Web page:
Brazilian markets are off to a strong start in 2019. And while worries about much needed structural reforms remain, a market-friendly government and supportive fundamental backdrop could make this year a doozy, according to bullish analysts.
The year is still young, but so far the realUSDBRL, +0.0107% has gained 3.8% against the U.S. dollar, while the popular Bovespa stock indexBVSP, +0.78% has rallied more than 9%. In dollar terms, the Bovespa is up 12.4% so far this month, versus a 6.6% rise for the S&P 500 SPX, +1.32%according to FactSet.
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Just last year, Brazil’s contentious presidential election and worries about much needed structural reforms to shore up the country’s fiscal health curbed investor enthusiasm. Economists say the reforms are still needed, but sentiment seems increasingly supportive even before outspoken newly elected President Jair Bolsonaro takes the stage at the World Economic Forum in Davos, Switzerland, next week.
Jair Bolsonaro waves to the crowd after receiving the presidential sash during his inauguration ceremony earlier this month.
Bolsonaro is considered a market friendly, notwithstanding his right-leaning social and environmental policy stances and controversial comments during his campaign, which should help boost confidence and foreign direct investment or FDI.
Improved FDI will play a big role for the country in 2019 and help trim the current-account deficit, according to Bank of America Merrill Lynch analysts David Beker and Ana Madeira, who identified four other themes: solid economic growth; social security and pension reforms; Bolsonaro’s ability to govern, given that his Social Liberal Party does not hold a majority in Brazil’s National Congress; and steady monetary policy characterized by low interest rates and low inflation.
“We forecast GDP (gross domestic product) to grow 3.5% in 2019 — above consensus at 2.6% — from a 1.5% growth we expect for last year,” Beker and Madeira wrote in a note. “The growth upswing will be sustained by higher confidence indices and lower market rates, in our view, which should lead to a decline in [the] unemployment rate and an improvement in credit market conditions, favoring especially private consumption and investment.”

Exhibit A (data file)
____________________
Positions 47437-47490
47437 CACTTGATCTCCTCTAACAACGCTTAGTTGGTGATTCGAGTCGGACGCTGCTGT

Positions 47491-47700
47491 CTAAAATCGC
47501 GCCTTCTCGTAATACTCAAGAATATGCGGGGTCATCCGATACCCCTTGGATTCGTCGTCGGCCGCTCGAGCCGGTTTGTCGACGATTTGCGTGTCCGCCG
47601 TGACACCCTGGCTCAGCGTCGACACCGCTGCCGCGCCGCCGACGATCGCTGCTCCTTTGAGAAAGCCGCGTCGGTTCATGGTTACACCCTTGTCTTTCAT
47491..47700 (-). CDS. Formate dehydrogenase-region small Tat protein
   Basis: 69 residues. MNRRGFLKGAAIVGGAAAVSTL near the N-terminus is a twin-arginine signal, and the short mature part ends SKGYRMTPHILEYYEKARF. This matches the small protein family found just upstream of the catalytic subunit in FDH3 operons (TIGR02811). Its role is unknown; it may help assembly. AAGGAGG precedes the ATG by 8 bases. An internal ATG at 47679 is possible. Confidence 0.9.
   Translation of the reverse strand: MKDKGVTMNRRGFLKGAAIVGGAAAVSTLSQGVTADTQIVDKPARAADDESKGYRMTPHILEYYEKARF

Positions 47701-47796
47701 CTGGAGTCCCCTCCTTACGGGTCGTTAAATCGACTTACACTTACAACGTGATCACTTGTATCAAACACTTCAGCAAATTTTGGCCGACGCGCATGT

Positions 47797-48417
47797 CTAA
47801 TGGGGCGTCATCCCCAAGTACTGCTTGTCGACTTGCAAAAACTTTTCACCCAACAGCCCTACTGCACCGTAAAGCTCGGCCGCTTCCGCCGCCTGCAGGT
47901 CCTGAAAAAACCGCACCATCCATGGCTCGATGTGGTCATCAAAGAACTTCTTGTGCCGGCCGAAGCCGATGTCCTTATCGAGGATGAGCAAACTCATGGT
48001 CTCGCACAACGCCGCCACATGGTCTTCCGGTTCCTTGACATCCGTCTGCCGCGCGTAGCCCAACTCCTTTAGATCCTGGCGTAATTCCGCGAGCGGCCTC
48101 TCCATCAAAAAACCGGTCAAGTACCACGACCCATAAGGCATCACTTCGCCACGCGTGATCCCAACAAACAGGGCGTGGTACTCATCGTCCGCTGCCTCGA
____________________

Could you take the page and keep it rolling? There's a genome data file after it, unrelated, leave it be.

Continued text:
While data in late 2018 painted a mixed picture of the Brazilian economy, “the lower-than-expected inflation added a favorable inertial component to near-term price dynamics, which is also benefiting from lower energy prices,” said Gustavo Rangel, chief economist for Latin America at ING, in a note.
“This, together with fully-anchored inflation expectations, all but eliminated the risk of a hawkish monetary policy shift by the central bank during [the first half of 2019], which helps support medium-term prospects for economic activity,” Rangel said.
Of course, as was the case with previous administrations, passing social security reforms to improve sovereign fiscal health remains Brazil’s sword of Damocles.
Ratings agency Fitch cautioned on Friday that “widening pension deficits, combined with the recent weak economic growth, will remain the key challenges facing Brazilian states and municipalities this year.”
The main concern regarding Bolsonaro’s administration is governability, a key factor for the approval of economic reforms,” said Beker and Madeira. The president’s Social Liberal Party (PSL) does not have a majority in either of the houses of Congress and negotiations across party lines could add to the timeline for the reforms to get passed.
Nonetheless, Bolsonaro’s administration “has signaled a push for pension reform, which would be credit positive for states if passed,” according to Fitch, and from that point of view, 2019 looks upbeat.
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